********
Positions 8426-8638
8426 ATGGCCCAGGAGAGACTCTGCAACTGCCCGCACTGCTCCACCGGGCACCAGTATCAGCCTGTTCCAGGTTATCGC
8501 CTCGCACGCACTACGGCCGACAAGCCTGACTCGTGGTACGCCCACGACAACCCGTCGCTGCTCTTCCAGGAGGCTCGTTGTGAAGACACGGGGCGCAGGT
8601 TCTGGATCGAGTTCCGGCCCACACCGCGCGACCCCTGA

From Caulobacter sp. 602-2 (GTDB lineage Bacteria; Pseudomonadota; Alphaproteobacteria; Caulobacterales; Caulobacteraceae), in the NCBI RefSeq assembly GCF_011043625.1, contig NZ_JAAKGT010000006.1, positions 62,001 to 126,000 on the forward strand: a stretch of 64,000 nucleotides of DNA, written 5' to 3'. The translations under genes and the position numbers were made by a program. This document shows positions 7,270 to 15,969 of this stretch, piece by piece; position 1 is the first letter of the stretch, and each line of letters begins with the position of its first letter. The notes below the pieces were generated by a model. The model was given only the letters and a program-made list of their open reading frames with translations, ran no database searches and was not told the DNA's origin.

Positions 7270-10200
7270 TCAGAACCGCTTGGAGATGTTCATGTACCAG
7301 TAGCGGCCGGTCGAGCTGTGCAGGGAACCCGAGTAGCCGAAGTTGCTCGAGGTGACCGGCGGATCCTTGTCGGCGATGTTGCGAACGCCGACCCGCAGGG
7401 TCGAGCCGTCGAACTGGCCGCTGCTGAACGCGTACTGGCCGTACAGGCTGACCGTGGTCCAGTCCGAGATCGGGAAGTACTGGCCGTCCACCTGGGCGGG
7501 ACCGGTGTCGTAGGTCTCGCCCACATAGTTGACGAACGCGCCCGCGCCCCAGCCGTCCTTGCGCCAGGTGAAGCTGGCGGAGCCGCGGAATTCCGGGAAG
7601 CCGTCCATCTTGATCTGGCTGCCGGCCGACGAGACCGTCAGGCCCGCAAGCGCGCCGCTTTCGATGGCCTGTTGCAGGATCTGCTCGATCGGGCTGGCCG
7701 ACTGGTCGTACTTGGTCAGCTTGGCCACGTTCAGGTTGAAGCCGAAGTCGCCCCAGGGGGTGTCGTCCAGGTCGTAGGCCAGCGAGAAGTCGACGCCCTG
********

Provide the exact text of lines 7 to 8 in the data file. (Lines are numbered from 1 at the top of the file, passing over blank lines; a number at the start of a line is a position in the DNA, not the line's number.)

7270 TCAGAACCGCTTGGAGATGTTCATGTACCAG
7301 TAGCGGCCGGTCGAGCTGTGCAGGGAACCCGAGTAGCCGAAGTTGCTCGAGGTGACCGGCGGATCCTTGTCGGCGATGTTGCGAACGCCGACCCGCAGGG